NASA Spacecraft To Skim Past Saturn's Icy Moon : The Two-Way The Cassini probe will pass within just 30 miles of Saturn's moon Enceladus. The goal is to search for signs of habitability.
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NASA Spacecraft To Skim Past Saturn's Icy Moon

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NASA Spacecraft To Skim Past Saturn's Icy Moon

NASA Spacecraft To Skim Past Saturn's Icy Moon

NASA Spacecraft To Skim Past Saturn's Icy Moon

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  • <iframe src="https://www.npr.org/player/embed/452299131/452466439" width="100%" height="290" frameborder="0" scrolling="no" title="NPR embedded audio player">
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This false-color image of Enceladus shows so-called "tiger stripes" across the moon's icy surface. Researchers believe the stripes are caused by an ocean beneath the ice. NASA/JPL/Space Science Institute hide caption

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NASA/JPL/Space Science Institute

This false-color image of Enceladus shows so-called "tiger stripes" across the moon's icy surface. Researchers believe the stripes are caused by an ocean beneath the ice.

NASA/JPL/Space Science Institute

A NASA probe will hurtle past Saturn's moon Enceladus on Wednesday, coming to within just 30 miles of the surface.

In the process, it will sample mist from a liquid ocean beneath the frozen surface. Doing so may provide clues about whether the ocean can support life.

At just 314 miles across, researchers originally expected Enceladus to be a tiny ball of solid ice. But thanks to NASA's Cassini probe, they now know it's somewhere really special.

"We're very confident there's a liquid ocean underneath Enceladus' crust," says Linda Spilker, a project scientist for Cassini, which has spent the past 11 years orbiting Saturn.

The icy plumes streaming from Enceladus' south pole are mostly made of water, but salts and even some organic compounds have been detected. NASA/JPL/SSI hide caption

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NASA/JPL/SSI

The icy plumes streaming from Enceladus' south pole are mostly made of water, but salts and even some organic compounds have been detected.

NASA/JPL/SSI

Cassini has previously sent back images of water literally spewing out of the moon's south pole. Now on its 21st visit to Enceladus, the spacecraft will get closer to the geysers than it ever has before. The spacecraft will streak through the icy mist at 19,000 miles per hour. The entire encounter will last under a minute.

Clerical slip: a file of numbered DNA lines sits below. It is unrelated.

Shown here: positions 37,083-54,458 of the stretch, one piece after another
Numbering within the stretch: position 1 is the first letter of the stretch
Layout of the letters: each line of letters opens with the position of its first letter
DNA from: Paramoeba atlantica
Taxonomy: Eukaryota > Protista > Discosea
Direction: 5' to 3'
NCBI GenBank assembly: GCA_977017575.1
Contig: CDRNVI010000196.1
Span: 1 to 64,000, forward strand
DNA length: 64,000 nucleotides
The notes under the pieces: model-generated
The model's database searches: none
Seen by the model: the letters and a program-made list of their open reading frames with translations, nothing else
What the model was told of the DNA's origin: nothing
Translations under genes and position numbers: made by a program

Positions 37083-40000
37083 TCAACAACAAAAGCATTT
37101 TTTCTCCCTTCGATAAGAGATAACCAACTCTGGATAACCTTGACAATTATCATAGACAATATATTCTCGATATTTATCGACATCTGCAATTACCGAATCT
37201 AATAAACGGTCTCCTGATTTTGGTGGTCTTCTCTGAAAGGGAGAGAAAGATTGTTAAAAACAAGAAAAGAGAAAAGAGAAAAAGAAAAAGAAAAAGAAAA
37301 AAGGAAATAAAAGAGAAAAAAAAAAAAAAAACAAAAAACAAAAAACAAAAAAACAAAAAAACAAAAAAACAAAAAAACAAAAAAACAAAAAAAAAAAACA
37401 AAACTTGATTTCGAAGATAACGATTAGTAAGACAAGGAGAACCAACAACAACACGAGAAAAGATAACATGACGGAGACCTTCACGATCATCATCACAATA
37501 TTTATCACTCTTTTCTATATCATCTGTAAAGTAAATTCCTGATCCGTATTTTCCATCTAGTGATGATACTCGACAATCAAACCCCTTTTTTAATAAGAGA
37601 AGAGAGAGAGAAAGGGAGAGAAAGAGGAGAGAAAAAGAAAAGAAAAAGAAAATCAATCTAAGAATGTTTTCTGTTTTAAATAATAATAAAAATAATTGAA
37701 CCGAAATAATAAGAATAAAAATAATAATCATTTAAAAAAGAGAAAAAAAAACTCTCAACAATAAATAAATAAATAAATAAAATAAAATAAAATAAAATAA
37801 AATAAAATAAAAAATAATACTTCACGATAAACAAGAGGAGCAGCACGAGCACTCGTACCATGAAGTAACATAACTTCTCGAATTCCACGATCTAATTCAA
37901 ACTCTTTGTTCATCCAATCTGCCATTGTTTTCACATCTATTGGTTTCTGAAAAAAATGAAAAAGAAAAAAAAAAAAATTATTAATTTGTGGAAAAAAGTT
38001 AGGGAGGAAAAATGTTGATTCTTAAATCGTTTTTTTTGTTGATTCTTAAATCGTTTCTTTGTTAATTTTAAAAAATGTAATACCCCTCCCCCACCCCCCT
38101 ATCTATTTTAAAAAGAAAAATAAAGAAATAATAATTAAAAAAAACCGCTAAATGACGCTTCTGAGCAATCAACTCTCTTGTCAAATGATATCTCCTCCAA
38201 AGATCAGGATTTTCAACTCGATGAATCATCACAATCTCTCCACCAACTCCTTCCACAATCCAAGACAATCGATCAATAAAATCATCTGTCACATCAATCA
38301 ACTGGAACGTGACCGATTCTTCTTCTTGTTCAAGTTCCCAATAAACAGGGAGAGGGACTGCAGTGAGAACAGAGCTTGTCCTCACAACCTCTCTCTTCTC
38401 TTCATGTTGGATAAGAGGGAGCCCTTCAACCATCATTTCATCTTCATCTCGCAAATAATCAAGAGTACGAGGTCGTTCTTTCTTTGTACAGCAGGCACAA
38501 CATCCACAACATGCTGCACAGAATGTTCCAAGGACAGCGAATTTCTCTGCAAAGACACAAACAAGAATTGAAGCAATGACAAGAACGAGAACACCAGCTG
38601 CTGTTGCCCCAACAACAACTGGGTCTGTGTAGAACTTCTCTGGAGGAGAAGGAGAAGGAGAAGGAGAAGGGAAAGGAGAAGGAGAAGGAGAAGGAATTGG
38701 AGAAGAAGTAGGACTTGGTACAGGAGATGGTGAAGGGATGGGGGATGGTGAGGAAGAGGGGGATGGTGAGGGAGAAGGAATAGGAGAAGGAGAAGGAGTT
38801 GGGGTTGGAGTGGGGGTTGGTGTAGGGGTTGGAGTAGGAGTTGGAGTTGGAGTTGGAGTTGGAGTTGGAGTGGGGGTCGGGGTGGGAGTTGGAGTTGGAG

The real goal here is to figure out whether the hidden ocean that feeds those geysers could support life. Cassini will look for hydrogen gas burbling out of hot vents on the ocean floor.

"By measuring the amount of hydrogen coming out, we think we can better understand the amount of energy available in this ocean, this potential habitat for life," Spilker says.

Enceladus is just 314 miles across, but it has a liquid ocean. Researchers think tidal gravity from Saturn and other moons keeps it from freezing solid. NASA/JPL/Space Science Institute hide caption

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NASA/JPL/Space Science Institute

Enceladus is just 314 miles across, but it has a liquid ocean. Researchers think tidal gravity from Saturn and other moons keeps it from freezing solid.

NASA/JPL/Space Science Institute

On Earth, there's definitely life in hydrothermal vents. Cassini won't be able to tell whether the same is true on Enceledus, but if there is, Spilker says, it's not much of a life. The alien beings would cling to their vents, in darkness, far beneath the icy surface.

"[They] wouldn't know about the sun that was up there," Spilker says. "Or anything else that's going on."

The Two-Way

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